These ideas are inadequate, because in a free democracy, education should not serve worker training. Here in the USA, one of our favorite saws is that it is possible for any young student to be elected President one day. The problem with this argument, is that EVERY student in the USA becomes President. When we cast our ballots, we are all the Chief Executive of the country; so everyone is President.

There is an irony here. Socrates warned us of the danger when all hands control the ship of state; in fact, it is from Socrates’ warning that we receive the idea that government is a ship. But his fear has been proven wrong: democracy turned out to be the great strength of America. It is when all of us decide together, that we are the strongest.

However, that is accurate only when the population consists of robust, self-reliant, and intelligent thinkers. In the weariest parts of the world, where there is is insufficient education and no tradition of free independence, democracies collapse. Free, democratic governments only survive where the voters think for themselves, and act accordingly.

Seeing these things, we can understand that training our children for jobs is not the answer, not at all. Vocational preparation is insufficient for the democracy. Democracy absolutely must have discerning citizens who have a grasp of multiple complex disciplines. As do our neighborhoods, our churches– and our businesses.

We don’t need to train workers. We need to train citizens. We need citizens who understand history, and science, and economics, and diversity of cultures– particularly as it relates to geopolitics. Currently we are engaged in two wars in the Middle East. Regardless of how each of us may feel about those wars, all parties agree that costly mistakes were made because we did not fully understand the geopolitics of the region. And as the world grows smaller, we are becoming aware of the impossibility of understanding all of it diverse cultures; obviously, we will need to inform ourselves as we go. So we also need citizens, and workers, who continue to learn, and inquire, for their entire lives.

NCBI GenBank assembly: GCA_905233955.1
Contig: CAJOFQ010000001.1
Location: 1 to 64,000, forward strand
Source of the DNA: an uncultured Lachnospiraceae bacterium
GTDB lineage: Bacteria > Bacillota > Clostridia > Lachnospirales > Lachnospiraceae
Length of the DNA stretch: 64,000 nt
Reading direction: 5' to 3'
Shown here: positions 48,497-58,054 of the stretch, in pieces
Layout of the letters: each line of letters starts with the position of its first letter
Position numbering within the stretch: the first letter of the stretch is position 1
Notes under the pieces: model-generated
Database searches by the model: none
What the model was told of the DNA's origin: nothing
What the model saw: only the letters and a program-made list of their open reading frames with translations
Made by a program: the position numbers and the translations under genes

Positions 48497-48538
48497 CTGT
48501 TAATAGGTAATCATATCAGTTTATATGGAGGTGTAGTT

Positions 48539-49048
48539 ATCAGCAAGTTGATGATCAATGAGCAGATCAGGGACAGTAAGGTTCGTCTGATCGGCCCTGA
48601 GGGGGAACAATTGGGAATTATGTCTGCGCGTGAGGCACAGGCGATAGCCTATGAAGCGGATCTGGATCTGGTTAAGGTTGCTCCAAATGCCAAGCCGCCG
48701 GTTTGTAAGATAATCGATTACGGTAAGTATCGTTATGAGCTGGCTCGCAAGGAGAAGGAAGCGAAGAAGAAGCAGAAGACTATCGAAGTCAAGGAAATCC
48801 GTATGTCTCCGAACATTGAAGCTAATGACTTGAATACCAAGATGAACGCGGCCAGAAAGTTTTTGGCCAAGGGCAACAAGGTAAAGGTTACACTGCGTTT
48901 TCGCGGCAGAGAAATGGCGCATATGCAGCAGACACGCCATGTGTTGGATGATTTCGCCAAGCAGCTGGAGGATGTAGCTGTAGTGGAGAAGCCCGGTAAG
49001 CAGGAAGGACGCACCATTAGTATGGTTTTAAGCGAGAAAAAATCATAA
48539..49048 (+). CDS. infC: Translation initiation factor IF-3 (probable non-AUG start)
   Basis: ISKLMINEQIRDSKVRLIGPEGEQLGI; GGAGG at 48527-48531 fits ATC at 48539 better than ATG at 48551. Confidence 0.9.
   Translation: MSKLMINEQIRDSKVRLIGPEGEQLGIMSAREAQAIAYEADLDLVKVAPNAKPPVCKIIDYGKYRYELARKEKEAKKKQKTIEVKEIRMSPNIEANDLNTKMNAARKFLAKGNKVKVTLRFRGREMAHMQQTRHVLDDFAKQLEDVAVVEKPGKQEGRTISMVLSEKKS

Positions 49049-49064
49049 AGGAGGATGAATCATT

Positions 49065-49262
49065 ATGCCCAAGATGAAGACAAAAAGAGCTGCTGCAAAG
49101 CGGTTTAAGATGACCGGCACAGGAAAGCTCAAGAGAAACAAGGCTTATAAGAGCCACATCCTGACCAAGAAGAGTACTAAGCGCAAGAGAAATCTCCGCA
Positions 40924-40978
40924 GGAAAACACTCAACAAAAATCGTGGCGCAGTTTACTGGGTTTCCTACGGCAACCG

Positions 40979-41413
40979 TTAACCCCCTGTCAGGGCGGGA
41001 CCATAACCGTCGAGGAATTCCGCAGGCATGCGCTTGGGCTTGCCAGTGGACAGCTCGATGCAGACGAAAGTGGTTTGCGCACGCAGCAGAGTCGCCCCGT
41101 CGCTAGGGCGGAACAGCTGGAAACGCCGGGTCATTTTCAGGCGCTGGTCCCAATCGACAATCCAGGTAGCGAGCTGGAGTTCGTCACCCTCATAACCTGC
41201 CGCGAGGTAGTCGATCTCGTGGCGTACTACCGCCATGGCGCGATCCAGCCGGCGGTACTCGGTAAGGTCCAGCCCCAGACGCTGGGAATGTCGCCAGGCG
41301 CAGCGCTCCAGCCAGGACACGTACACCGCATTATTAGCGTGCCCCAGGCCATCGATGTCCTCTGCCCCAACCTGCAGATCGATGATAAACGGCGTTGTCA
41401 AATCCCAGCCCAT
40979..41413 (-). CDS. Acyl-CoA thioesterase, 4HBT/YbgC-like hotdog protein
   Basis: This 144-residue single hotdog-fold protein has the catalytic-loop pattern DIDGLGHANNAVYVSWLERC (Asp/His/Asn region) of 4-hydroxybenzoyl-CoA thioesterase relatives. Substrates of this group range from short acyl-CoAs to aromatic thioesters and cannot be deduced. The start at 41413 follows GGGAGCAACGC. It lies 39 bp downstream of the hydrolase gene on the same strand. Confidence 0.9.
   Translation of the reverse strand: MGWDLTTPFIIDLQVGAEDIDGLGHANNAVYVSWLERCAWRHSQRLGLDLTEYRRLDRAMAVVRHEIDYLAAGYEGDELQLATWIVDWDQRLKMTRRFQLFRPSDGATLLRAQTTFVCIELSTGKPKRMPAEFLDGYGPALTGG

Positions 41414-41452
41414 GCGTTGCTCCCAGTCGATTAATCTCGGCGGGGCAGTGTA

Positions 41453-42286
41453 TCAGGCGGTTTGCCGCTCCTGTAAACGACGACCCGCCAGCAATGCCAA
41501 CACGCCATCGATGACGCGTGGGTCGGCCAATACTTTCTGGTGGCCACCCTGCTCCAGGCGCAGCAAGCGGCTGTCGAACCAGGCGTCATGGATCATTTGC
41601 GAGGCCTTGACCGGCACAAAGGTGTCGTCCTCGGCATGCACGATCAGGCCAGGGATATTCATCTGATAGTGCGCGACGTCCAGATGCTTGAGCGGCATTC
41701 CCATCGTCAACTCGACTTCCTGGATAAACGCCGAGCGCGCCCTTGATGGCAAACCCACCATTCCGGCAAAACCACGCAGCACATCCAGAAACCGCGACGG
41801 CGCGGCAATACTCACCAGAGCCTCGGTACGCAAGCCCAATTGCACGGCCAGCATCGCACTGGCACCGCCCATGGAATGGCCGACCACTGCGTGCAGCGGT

Our world demands citizens who are versed in many disciplines, who can analyze and synthesize, who understand that the sciences, the humanities, business, politics, and the social sciences are all inter-related, and that they all interact to give us the world we live in– the one through which we must navigate our “ship of state”. Of course, a citizen who understands these things will also be a good employee; but not good at one job, and at one trade, but at almost anything we can throw at her, because she will have the understanding and intellectual skills to re-educate herself to adapt to the rapidly changing world around her.

And once we have educated the enlightened citizen-worker, she will also work for equally well-educated citizens, those who are mindful and respectful of the critical skills of their employees and their customers. And these enlightened managers will be able to take the input from all of these diverse viewpoints, and synthesize them to create business models that look less and less like the outmoded aristocratic structures of the past, and more and more like the democratic structures of today, and of the future.

We need so much more than employees. We need members of the democracy, those who can think and learn at a level equal to the demands of the modern world. And we need them in the voting booth, the council meeting, the church, and the civic club– in addition to the workshop. So if we target employees primarily, or even first, then government, schools, and neighborhoods will all fall, and our businesses will fall with them.

But if we train citizens, all will prosper.